A September 2004 front-page story by Jane Perlez on Newmont Mining Corp., "Spurred by Illness, Indonesians Lash Out at U.S. Mining Giant," all but accused the corporation of illegally dumping harmful waste from its gold mines into the ocean, resulting in widespread health problems among nearby villagers in Buyat Bay.
The story was heavily slanted against Newmont, with claims of sick locals given much higher visibility and credibility than the company's denials, which came off gruff and defensive.
Occasional hedging statements like "No definitive cause has been found for the illnesses among the villagers" were overwhelmed by images of villagers, including babies,whose "health problems were evident at almost every turn," including cysts and lumps. The story also included a parade of environmental scientists affiliated with liberal groups claiming harmful effects. The company blamed the health problems on bad sanitation and poor nutrition.
This story helped Perlez win the 1005 Whitman Bassow Award from the Overseas Press Club for foreign reporting. That same year, the Indonesian government took the company and its executives to trial (with Perlez's story introduced as evidence for the prosecution). This April the verdict came back - and it turns out the company's denials of wrongdoing were accurate.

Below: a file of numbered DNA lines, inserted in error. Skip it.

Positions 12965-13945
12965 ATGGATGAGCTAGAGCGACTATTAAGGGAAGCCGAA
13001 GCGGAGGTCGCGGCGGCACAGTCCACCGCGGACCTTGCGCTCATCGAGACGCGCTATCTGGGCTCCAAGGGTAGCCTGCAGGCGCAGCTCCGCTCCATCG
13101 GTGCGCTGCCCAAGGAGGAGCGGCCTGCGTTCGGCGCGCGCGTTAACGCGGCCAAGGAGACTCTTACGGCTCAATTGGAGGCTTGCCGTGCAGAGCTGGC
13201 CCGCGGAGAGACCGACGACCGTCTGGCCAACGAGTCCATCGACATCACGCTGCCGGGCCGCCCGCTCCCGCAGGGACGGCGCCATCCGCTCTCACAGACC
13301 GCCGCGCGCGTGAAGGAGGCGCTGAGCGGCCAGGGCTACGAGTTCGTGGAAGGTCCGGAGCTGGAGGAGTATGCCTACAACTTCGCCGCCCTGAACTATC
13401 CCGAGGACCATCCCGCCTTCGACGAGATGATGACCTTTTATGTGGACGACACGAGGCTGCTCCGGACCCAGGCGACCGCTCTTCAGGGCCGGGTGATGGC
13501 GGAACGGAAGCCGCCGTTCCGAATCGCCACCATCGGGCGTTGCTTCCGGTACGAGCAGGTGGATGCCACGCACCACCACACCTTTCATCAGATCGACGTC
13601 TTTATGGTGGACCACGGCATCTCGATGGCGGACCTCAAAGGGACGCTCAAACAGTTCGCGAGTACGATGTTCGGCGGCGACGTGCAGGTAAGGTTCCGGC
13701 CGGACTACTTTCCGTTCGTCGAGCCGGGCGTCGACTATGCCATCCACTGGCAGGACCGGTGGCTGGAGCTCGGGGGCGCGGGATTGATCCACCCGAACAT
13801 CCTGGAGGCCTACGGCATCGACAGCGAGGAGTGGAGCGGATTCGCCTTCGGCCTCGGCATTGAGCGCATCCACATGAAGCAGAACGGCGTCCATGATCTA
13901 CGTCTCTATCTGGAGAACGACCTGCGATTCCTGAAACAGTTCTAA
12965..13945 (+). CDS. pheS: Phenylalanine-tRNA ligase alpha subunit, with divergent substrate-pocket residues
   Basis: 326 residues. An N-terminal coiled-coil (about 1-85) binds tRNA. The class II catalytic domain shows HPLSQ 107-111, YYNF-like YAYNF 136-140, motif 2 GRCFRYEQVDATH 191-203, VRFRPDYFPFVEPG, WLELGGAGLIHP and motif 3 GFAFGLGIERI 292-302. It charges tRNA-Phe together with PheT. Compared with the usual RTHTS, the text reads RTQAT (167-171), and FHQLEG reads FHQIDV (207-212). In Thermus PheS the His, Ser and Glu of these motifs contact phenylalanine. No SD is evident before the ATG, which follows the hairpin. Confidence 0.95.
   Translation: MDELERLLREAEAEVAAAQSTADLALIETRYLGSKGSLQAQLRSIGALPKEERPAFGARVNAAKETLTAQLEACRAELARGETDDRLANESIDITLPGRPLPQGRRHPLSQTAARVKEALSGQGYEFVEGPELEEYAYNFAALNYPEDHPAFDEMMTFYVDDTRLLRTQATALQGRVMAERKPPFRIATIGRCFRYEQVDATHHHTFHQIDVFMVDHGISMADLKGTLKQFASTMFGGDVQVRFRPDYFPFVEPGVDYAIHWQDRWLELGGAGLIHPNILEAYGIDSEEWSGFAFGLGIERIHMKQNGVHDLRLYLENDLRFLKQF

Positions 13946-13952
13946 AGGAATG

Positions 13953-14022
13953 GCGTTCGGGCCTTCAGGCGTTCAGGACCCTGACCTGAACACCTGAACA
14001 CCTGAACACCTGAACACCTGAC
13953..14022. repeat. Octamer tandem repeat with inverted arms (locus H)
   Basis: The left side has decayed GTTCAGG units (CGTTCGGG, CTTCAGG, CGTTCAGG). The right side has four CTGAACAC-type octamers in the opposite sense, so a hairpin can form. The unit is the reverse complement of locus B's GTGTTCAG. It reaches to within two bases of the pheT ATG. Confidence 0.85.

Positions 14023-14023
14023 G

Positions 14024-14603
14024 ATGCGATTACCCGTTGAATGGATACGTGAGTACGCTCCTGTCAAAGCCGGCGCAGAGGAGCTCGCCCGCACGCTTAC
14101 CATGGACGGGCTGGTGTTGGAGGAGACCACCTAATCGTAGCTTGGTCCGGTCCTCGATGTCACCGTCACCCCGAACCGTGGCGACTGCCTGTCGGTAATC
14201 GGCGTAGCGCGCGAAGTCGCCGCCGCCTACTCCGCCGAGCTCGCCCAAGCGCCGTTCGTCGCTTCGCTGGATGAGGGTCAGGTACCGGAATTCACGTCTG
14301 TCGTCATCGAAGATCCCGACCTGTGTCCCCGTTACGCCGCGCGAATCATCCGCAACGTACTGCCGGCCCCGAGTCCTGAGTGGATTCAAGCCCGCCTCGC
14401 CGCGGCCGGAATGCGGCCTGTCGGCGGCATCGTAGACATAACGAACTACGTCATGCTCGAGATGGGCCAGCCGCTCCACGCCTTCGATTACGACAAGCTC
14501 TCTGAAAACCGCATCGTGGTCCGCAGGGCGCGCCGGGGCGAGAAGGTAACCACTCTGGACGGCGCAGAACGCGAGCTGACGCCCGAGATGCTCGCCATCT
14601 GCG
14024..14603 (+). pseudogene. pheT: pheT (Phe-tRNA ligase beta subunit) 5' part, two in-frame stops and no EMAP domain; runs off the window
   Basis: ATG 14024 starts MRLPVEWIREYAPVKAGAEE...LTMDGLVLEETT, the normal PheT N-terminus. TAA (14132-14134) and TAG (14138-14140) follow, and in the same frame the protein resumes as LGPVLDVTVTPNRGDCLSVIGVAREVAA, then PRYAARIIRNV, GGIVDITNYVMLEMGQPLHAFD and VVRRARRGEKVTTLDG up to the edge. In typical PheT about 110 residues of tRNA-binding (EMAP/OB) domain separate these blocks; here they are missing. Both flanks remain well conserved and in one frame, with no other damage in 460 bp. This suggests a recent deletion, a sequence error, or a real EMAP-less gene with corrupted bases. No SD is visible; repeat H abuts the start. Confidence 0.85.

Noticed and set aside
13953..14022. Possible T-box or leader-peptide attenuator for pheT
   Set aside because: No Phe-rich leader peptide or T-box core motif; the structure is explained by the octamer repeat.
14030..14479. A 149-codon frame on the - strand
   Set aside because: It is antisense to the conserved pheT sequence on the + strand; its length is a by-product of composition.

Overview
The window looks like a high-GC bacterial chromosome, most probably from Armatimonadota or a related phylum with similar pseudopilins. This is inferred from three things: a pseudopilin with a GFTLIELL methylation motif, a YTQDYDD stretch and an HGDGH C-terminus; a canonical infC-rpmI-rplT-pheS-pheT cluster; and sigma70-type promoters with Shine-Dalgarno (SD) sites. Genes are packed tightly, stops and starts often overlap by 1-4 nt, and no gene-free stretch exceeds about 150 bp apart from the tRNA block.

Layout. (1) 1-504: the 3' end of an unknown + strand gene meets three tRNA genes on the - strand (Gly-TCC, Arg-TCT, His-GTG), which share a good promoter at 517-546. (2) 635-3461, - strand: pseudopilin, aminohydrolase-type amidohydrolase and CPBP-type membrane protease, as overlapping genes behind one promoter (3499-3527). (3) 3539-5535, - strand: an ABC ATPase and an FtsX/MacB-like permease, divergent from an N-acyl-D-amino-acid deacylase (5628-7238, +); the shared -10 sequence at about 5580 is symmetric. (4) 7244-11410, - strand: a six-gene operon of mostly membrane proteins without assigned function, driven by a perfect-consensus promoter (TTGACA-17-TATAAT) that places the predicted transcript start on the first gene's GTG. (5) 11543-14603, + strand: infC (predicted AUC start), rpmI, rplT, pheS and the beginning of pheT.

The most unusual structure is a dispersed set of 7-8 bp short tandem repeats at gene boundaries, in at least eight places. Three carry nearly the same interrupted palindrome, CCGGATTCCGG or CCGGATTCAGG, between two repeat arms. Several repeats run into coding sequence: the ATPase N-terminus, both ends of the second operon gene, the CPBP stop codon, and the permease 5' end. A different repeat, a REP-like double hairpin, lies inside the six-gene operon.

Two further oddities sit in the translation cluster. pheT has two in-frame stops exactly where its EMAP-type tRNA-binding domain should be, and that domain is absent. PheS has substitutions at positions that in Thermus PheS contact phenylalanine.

Donald Greenlees reported for the Times April 25:
"An Indonesian court acquitted Newmont Mining Corporation, the American mining giant, and one of its senior executives on Tuesday of charges of polluting a bay here with toxic waste from a now defunct gold mine, in a case that became a litmus test of foreign investor confidence in Indonesia.
"Ending a 21-month trial that pitted an emboldened national environmental lobby against Newmont Mining, a panel of judges found there was no evidence to support criminal charges that the company had polluted Buyat Bay, off the island of Sulawesi, with toxins including arsenic and mercury."
But the Times covered Newmont's acquittal in more muted terms, putting the story inside the paper on Page 8, not on the front page, as it had done with Perlez's initial story.
Now Richard Ness, the president of Newmont's Indonesian unit, has filed a civil lawsuit for $65 million against the Times and reporter Perlez over the pollution accusations made by the paper. He wants the paper to run an article on the newspaper's front page for 15 consecutive days saying Newmont did not pollute Buyat Bay.